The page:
I was reading an article in an online magazine I get monthly and this was one of the topics. Cancer-Related Fatigue (CRF). I know that this is a real thing, from dealing with it myself and hearing about it from other cancer graduates. Many ask if the exhaustion ever goes away – I have a hard time answering this positively.
In November, it will be five years for me, post- op. I consider this my anniversary the day the cancer was removed from my breast, so I have been “cancer free” since then. I put that in quotations, as one never knows when the beast will rear its’ ugly head again. It has been four years since I finished chemotherapy and almost four years since I finished radiation. I am still tired. AND not just oh I am feeling tired and I think I need to have a nap tired – but I am tired and I could sleep for a decade tired!
By definition, “CRF is a distressing, persistent, subjective sense of physical, emotional, and/or cognitive tiredness or exhaustion related to cancer and cancer treatment”, as stated by Georden Jones, a doctoral student in clinical psychology at the University of Ottawa. He further goes on to say “It can significantly impact personal, social, and/ or work roles and it can have a negative impact on overall quality of life”.
Well, check , check and check. Some days I really question how I manage a business, look after two teenagers and have somewhat of a social life. Things in my life have certainly been affected by CRF. At times, I wonder if this fatigue is confused with depression. The lack of desire to do things with friends, to go out socially, and the need to rest more often than I did before cancer. There are times when getting a drink of water feels like a task.
When I mention how tired I am, I get the response that quite often includes: oh well, at this age, or well you do so much, or my favorite – me too, I am so tired all the time. Really? I know that people mean well, but this tired is different. There are times that I do not have the energy to even get the words out. I am too distressed to think because of the exhaustion.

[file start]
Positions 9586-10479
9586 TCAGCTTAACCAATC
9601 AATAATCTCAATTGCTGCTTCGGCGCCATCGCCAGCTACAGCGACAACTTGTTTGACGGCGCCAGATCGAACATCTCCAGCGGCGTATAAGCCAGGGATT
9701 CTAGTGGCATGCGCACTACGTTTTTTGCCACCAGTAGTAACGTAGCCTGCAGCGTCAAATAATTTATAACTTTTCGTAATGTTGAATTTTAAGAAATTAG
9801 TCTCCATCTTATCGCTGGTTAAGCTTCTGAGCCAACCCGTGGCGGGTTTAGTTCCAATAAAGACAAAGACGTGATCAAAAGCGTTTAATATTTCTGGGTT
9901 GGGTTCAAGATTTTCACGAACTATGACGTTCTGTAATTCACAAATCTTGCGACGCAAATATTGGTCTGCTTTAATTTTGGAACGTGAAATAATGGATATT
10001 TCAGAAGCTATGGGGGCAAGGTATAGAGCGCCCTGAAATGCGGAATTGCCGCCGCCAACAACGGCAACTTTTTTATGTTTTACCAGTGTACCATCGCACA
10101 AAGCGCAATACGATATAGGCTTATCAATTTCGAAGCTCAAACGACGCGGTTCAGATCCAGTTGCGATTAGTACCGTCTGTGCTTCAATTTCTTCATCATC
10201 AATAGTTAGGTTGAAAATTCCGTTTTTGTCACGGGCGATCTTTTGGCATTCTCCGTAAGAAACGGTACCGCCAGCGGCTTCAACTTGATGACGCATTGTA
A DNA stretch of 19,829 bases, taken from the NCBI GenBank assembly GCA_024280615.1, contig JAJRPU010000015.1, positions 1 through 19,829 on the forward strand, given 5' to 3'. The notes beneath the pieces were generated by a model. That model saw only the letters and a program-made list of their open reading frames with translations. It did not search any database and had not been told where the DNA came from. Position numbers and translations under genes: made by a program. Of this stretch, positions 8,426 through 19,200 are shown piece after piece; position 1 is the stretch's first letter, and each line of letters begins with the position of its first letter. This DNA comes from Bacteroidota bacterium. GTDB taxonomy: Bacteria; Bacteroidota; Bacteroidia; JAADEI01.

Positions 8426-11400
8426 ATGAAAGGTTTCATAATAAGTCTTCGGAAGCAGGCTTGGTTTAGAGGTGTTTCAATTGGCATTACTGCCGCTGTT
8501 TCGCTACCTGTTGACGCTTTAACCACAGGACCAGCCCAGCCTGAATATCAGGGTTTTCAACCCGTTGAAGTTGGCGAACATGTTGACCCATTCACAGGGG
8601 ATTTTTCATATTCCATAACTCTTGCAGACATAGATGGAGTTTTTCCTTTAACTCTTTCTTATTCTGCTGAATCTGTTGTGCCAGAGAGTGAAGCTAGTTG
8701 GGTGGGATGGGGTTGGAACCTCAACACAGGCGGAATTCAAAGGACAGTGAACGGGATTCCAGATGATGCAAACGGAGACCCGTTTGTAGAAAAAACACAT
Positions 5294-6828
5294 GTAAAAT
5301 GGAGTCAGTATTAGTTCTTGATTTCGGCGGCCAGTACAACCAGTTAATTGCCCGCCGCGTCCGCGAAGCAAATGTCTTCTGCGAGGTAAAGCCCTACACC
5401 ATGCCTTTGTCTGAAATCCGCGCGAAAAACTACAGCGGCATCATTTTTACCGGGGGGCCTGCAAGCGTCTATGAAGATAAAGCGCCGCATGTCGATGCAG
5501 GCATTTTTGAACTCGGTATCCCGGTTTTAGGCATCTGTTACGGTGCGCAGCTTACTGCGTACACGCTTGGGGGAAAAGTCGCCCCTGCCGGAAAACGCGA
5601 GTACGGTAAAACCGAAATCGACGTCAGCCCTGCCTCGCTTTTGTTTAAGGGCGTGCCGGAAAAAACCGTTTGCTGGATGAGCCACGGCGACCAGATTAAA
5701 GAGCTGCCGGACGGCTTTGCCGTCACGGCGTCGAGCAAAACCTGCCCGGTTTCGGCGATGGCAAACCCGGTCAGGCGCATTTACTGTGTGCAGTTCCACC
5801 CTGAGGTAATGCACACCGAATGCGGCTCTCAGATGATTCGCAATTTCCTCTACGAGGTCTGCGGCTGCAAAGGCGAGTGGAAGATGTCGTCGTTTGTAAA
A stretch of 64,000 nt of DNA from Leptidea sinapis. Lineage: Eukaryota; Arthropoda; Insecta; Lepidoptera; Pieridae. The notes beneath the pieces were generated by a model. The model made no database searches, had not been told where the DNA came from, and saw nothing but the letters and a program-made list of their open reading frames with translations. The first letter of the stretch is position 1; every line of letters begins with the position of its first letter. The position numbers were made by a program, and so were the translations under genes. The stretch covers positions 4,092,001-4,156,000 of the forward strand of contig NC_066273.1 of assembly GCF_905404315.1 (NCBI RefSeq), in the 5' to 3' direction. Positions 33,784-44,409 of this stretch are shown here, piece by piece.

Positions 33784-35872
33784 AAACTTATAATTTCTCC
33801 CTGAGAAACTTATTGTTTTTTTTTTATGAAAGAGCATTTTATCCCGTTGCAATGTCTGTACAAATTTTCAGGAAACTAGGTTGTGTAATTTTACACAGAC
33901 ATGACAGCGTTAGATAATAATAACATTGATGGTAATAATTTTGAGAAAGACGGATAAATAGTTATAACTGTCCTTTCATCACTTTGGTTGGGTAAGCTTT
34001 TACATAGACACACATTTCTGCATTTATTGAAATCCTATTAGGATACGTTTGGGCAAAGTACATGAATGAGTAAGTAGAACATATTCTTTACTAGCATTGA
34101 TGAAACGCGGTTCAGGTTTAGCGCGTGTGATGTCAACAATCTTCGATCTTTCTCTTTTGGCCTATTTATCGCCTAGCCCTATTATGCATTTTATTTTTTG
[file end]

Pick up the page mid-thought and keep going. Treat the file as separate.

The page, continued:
The article discusses eliminating other causes that may contribute to fatigue. Things like nutrition, and overall well-being. Nutrition plays a big part in how a person feels. We need nutrients from food that can be digested and used to nourish our bodies. That, of course, seems logical. We need the correct amount of water and sleep, as well. All these things and so much more contributes to our health. Even the healthiest of people can suffer from CRF.
They list some activities that you can do to combat CRF, if you are not too tired you can try some yoga classes or other forms of physical activity. I make light of this, but in reality more activity does decrease exhaustion – I just don’t have the drive to get there. Personally, I find writing things down helpful. Once accomplished, I cross them off the list. Some things get done, other jobs make the next day’s list and so on. Eventually, if it does not get done then it really was not a priority and it does not stress me out.
What I have learned, I am the priority. You are the priority – so that comes first. Self-love is not exhausting. Leave the list when you can, and take care of you. I’m going for a nap now – but no longer than an hour so as not to disrupt my nighttime snooze!